Apuleius, sec. II
The history of the manuscript tradition of Apuleius’s texts transmitted in the Middle Ages begins with the prototype from Cassino, a manuscript without illustrations made in the eleventh century (Gaisser, The fortunes of Apuleius, pp. 76-129) preserved today in Florence (Biblioteca Medicea Laurenziana, ms. Plut. 68.02). The fourteenth century instead gave rise to a wide circulation of Apuleius’s works, famous and richly illuminated: ms. Vat. lat. 2193 annotated by Petrarch before 1343 with the texts of Frontinus and Palladius (Rizzo, Un codice veronese, pp. 37-44); ms. Vat. lat. 2194 made for Bruzio Visconti (A. Manfredi, I codici latini di Niccolò V, p. 430). The story of the Metamorphoses is summarized in images, scenes with strong narrative power come one after the other. Within the historiated initials placed at the beginning of each book of Vat. lat. 2194, for book V, for example, the miniaturist follows the contents of the work to the letter: here is Psyche, clothed in red, lying on a flowery meadow next to a lion and a deer near the house of Cupid (Stok, Scheda nr. 51, pp. 267-268). Likewise in the codex owned by Petrarch (ms. Vat. lat. 2193), f. 43r shows the image of the young Lucius and a donkey figure, the result of the young man’s transformation.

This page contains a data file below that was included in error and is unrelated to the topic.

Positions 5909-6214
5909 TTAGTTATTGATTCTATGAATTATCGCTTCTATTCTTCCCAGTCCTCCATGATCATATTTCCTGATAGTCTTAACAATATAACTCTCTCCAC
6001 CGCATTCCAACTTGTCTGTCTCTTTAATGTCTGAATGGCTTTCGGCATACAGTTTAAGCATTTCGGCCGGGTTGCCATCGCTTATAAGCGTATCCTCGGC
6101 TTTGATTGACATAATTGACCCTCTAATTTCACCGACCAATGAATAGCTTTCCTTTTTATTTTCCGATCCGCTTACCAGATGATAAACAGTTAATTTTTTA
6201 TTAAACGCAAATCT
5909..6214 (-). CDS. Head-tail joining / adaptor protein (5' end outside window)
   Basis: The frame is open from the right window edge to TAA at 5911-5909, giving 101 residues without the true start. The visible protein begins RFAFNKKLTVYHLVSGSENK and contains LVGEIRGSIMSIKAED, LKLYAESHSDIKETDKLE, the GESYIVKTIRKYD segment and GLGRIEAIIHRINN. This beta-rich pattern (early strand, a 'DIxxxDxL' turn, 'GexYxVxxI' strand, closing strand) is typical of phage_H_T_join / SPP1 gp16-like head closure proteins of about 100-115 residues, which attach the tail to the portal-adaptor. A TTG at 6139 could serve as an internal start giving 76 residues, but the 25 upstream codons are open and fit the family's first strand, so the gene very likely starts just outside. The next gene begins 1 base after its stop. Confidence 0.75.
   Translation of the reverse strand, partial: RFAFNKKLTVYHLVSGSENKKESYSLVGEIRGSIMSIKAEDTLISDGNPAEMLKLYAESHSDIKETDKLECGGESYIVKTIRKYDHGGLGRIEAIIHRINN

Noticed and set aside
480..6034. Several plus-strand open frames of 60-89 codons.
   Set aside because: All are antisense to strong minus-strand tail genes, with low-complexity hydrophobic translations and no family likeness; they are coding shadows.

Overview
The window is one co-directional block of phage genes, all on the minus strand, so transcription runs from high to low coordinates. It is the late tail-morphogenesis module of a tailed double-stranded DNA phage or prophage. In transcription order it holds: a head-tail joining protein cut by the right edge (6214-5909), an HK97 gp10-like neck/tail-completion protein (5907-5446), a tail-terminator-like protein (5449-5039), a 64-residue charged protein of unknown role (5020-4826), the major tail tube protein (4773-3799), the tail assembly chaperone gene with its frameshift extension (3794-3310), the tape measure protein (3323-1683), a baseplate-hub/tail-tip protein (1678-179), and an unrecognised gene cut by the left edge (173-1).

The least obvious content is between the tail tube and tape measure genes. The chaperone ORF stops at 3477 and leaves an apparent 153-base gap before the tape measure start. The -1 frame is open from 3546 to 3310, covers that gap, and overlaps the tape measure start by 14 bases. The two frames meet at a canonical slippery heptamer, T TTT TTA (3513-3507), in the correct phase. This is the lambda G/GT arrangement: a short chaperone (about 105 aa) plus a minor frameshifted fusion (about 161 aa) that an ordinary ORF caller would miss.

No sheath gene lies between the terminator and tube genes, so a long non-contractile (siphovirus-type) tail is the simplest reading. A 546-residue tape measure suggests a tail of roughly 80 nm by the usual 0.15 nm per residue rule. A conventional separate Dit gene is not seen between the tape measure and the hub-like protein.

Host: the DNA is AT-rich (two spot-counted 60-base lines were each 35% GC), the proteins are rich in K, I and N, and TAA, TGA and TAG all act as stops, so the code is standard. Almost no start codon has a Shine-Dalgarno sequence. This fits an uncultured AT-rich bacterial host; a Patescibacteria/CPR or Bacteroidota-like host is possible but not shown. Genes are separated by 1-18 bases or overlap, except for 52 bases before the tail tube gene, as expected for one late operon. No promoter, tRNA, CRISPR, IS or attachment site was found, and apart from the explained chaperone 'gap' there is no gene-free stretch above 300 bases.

The work of Apuleius continues to be produced throughout the humanistic era, but as far as the illuminated apparatus is concerned, the narrative-type illustrations, which were made within the historiated initials, are replaced by another type of decoration given by old-fashioned title frontispieces and ornate phytomorphic initials typical of the new figurative culture, as is the case of the manuscript created for the library of Federico da Montefeltro, ms. Urb. lat. 199.
Vat. lat. 2193, f. 43r - Vat. lat. 2194, f. 24r
Urb. lat. 199, f. 2r